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North Korean arms seizure could be a boost for nuclear talks

The seizure of $18 million worth of arms is devastating to the impoverished nation, which relies heavily on revenue from arms sales. Some say it could be used as leverage to restart nuclear talks.

December 18, 2009|By John M. Glionna

Reporting from Seoul — The recent seizure of a transport plane carrying North Korean-made weapons for sale was more than just an embarrassment for Pyongyang. It represents another significant loss the financially struggling regime can ill afford, analysts here say.

An anemic North Korean economy has continued a perilous tailspin in recent months triggered by international sanctions imposed on the combative nuclear-armed state. The United Nations-imposed restrictions have led to several risky measures that experts suggest may be warning signs of worsening economic woes.

Days after North Korean officials signaled that they were considering a return to the stalled six-party nuclear talks, the regime apparently sanctioned the departure of a transport plane loaded with an estimated $18 million of weapons that authorities believe were destined for Iran.

The plane was seized last week as it refueled in Thailand.

The regime also has faced widespread public anger at home over its move this month to revalue the national currency, making a 10,000-won note worth 10 won. A recent newsletter of the Seoul-based aid group Good Friends reported that authorities publicly executed a man after he burned a pile of currency.

The discontent led officials to ease the devaluation, which was aimed at curbing runaway inflation.

Analysts say North Korea's need to bolster its weakened economy may be the leverage needed to bring its leader, Kim Jong Il, back to talks designed to persuade the regime to give up its nuclear arsenal.

"The U.N. embargo has had an effect," said Choi Soo-young, a senior research fellow at the Korea Institute for National Unification in Seoul. "The plane detained in Thailand will have a big impact. It shows North Korea's illegal air trade has been restricted. It is very difficult for the regime to make money."

Pyongyang's struggles will depend on just how much China -- its longtime communist ally and biggest benefactor -- will follow through in its promise of continued economic help.

In a visit to Seoul on Thursday, Chinese Vice President Xi Jinping called on North Korea to resume the long-stalled talks, which include the United States, Russia, China, Japan and South Korea.

Analysts say they do not know how much longer the North Koreans can rely on Chinese aid if they ignore such pleas. "China's help has allowed North Korea to stay un-swayed," Choi said.

During a recent visit to North Korea by U.S. special envoy Stephen Bosworth, officials there demanded that U.N. sanctions be lifted, according to the South Korean Yonhap news service, citing an unidentified diplomatic source.

The U.N. Security Council imposed stricter sanctions in June after North Korea conducted an underground nuclear test, its second in three years. The embargo seeks to ban Kim's regime from developing its nuclear program and selling conventional arms.

U.S. officials have pressed the international community for strict implementation of the sanctions and have targeted firms they suspect of aiding North Korea's arms sales.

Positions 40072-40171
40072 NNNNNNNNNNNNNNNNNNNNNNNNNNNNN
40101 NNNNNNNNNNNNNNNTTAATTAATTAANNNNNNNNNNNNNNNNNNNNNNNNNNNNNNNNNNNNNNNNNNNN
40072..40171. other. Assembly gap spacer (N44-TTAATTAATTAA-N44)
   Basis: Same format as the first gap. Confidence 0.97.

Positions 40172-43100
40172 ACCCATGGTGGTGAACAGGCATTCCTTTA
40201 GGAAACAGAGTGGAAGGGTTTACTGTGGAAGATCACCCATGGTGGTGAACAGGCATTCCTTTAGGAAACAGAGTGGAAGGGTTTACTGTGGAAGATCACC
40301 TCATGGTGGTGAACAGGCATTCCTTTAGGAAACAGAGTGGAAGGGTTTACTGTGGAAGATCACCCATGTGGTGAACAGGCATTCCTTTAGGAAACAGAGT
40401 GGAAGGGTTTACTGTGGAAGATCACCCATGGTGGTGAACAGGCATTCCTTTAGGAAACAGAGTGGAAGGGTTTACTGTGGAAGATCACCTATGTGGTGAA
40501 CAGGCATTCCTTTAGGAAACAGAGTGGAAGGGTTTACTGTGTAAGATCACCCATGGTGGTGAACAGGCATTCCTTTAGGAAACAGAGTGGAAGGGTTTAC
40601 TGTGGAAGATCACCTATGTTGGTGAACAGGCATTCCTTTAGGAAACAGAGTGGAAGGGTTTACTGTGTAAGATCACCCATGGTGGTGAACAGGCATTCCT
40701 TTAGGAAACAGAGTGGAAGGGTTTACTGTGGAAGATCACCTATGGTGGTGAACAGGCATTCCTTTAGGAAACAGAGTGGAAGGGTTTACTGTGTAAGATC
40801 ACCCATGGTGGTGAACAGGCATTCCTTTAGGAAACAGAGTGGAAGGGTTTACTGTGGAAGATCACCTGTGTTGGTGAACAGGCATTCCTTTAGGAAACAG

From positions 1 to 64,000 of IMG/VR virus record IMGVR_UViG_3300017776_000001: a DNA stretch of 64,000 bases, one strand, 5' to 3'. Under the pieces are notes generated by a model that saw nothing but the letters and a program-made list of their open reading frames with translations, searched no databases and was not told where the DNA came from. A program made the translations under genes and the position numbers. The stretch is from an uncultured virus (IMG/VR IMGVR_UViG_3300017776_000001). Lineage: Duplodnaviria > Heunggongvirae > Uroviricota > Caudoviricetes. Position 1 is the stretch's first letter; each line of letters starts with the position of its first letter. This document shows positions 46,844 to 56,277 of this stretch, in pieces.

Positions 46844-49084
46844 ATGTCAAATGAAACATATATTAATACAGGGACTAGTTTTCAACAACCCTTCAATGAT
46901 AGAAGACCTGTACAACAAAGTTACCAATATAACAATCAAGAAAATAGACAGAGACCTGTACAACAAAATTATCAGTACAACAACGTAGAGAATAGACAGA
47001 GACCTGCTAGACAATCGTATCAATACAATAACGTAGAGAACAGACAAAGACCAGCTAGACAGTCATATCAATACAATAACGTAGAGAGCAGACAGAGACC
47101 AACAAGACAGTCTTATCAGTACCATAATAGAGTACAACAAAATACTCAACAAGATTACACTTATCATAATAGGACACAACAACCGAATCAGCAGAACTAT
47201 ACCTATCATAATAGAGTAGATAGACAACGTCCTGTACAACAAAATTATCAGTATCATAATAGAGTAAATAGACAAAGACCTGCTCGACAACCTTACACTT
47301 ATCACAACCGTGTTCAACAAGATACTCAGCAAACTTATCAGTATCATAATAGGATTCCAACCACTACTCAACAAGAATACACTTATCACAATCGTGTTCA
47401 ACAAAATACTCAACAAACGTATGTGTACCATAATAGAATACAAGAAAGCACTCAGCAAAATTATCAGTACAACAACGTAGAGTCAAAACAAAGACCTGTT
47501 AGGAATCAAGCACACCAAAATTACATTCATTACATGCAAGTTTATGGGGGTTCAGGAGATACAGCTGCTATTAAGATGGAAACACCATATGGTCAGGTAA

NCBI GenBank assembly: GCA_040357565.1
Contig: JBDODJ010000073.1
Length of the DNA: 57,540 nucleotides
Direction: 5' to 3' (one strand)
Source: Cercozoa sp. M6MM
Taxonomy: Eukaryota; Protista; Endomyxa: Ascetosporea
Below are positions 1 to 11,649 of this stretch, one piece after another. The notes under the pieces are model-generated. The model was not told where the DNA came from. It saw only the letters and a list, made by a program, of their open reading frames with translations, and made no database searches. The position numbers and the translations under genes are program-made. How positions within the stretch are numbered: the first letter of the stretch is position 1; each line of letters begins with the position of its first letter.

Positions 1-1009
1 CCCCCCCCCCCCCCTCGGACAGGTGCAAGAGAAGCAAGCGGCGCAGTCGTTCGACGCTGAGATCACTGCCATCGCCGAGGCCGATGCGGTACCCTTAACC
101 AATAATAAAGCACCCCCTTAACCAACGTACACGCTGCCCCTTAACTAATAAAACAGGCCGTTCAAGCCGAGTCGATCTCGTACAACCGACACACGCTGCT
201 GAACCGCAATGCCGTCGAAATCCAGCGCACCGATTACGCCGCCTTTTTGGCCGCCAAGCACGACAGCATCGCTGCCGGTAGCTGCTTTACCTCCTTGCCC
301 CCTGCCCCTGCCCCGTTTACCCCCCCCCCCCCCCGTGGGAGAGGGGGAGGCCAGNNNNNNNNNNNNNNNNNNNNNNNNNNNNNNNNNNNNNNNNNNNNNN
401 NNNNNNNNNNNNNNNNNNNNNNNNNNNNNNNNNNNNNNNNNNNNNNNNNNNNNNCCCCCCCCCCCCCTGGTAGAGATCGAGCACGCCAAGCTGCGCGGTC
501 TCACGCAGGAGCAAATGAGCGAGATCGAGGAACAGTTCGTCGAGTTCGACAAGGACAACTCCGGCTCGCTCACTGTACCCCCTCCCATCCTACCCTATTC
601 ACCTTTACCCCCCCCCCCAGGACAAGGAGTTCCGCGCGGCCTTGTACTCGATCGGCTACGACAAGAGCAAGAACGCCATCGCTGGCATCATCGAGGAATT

With an estimated annual gross domestic product of $17 billion, North Korea is believed to earn as much as $1 billion annually by selling missiles, missile parts and other weaponry to nations such as Iran, Syria and Myanmar, also known as Burma.

"To reduce North Korea's economic suffering, support and resources from the outside world are essential," said Cho Myung-chul, a North Korean economist at the Korea Institute for International Economic Policy in Seoul.

He said that North Korea's economy is at its worst since 2006. "Arms sales are the biggest part of North Korean exports and have a big influence" on the economy, he said.

North Korea is one of the world's most-sanctioned nations.

For now, Cho said, Pyongyang's gamble is to give the impression of continued economic health as the regime deals with Washington over its nuclear ambitions.

"North Korea thinks it will be able to contend with the United States in further negotiations when its domestic politics and society become stable," he said. "If North Korea is seen unstable, the U.S. may have the upper hand."

Still, international assistance to the regime is dwindling. Since conservative Lee Myung-bak became president of South Korea in 2008, his nation's food and economic aid to the North, once estimated at more than $1 billion a year, has also been curtailed.

"We estimate the North Korean food shortage to be as much as 2 million tons" of what it once received, said Choi. "The lack of food means that to fill the gap, North Korea needs some help from China or the international community."

Analysts say North Korea's economic survival depends on its stream of foreign currency, which is being constricted. Meanwhile, they said, continued unrest may make North Korea more willing to make concessions in exchange for increased food and economic aid.

"And the regime knows that [on its present course] there can be no large-scale investment from outside," said Cho, the economist.

john.glionna@latimes.com

Ju-min Park of The Times' Seoul Bureau contributed to this report.

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